F1c Edward Joseph Heidt,
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- F1c Edward Joseph Heidt,
F1c Edward Joseph Heidt
They were killed on Dec. 7, 1941, when the battleship was bombed and sunk in the Japanese attack on Pearl Harbor.
Wesley had written to their mother in Los Angeles about two weeks before. “Hello Mom, this is your bad son again. Boy have I been catching hell for not writing. I don’t know why you worry about us so much, if anything happened to us you would hear from the Navy first thing. I am safer on this battleboat then I would be driving back and forth to work if I was home.”
The family was notified the week of Christmas that the sons were missing. Edward was a fireman first class. Wesley had just been promoted to machinist’s mate and petty officer second class – a non-commissioned officer.
Edward, known as Bud, was born June 19, 1916 and Wesley on May 17, 1917. Their father, George, then worked at a metal company and later for 28 years as a stereotyper at the Los Angeles Times. Their mother, Genevieve Lombardi Heidt, was a homemaker. They divorced before 1929 and both remarried.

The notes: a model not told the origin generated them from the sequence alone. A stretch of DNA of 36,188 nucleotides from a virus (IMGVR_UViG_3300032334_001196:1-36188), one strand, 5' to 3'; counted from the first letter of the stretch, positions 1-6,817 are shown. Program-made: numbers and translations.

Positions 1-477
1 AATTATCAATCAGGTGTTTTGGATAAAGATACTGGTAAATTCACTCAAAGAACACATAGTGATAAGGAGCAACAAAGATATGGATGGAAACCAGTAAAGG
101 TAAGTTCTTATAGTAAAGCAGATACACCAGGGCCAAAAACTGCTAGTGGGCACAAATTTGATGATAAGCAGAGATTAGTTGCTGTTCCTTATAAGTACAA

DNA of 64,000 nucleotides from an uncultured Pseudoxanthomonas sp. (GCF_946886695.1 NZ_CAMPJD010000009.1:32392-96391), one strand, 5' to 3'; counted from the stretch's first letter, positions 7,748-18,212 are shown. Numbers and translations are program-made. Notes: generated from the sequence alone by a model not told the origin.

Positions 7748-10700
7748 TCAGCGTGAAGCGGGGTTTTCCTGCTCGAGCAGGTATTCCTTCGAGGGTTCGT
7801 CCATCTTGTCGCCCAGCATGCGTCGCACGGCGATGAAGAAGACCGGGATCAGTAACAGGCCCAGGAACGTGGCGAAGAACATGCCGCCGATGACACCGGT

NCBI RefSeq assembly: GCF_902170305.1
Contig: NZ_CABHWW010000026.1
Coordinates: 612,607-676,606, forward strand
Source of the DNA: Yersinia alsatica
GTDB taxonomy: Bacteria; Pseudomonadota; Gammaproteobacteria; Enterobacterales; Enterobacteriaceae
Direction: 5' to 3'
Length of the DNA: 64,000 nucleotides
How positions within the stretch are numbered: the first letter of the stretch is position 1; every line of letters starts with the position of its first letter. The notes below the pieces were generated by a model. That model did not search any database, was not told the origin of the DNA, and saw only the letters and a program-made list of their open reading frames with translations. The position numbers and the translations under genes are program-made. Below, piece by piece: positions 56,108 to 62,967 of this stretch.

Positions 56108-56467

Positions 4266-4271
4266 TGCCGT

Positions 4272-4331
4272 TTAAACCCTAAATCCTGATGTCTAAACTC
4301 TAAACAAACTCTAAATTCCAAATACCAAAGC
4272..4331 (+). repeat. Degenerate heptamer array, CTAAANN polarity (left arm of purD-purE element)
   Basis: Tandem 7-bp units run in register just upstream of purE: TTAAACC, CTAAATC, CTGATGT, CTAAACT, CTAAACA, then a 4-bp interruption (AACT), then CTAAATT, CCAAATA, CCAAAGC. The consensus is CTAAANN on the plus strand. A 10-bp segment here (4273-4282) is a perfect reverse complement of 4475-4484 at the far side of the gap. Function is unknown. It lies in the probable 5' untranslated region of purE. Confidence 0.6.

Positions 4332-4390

The boys graduated in 1936 from Leuzinger High in Lawndale, then a town of less than 3,000 in the South Bay area of Los Angeles. The yearbook described Wesley as an “ace pitcher, catcher and slugger” and member of the Marine League all-tournament team. Edward was a letterman on the track team. Both then served in the Civilian Conservation Corps, a Depression-era federal jobs program.Their death was not the end of the family’s war sacrifice. Their step-mother, Hazel Flanders Heidt, lost her brother, Harold Arthur Flanders, in November 1942 when his light cruiser, the U.S.S. Juneau, was torpedoed twice in the Naval Battle of Guadalcanal in the South Pacific. He had a wife and four sons between the ages of 11 and 16 months.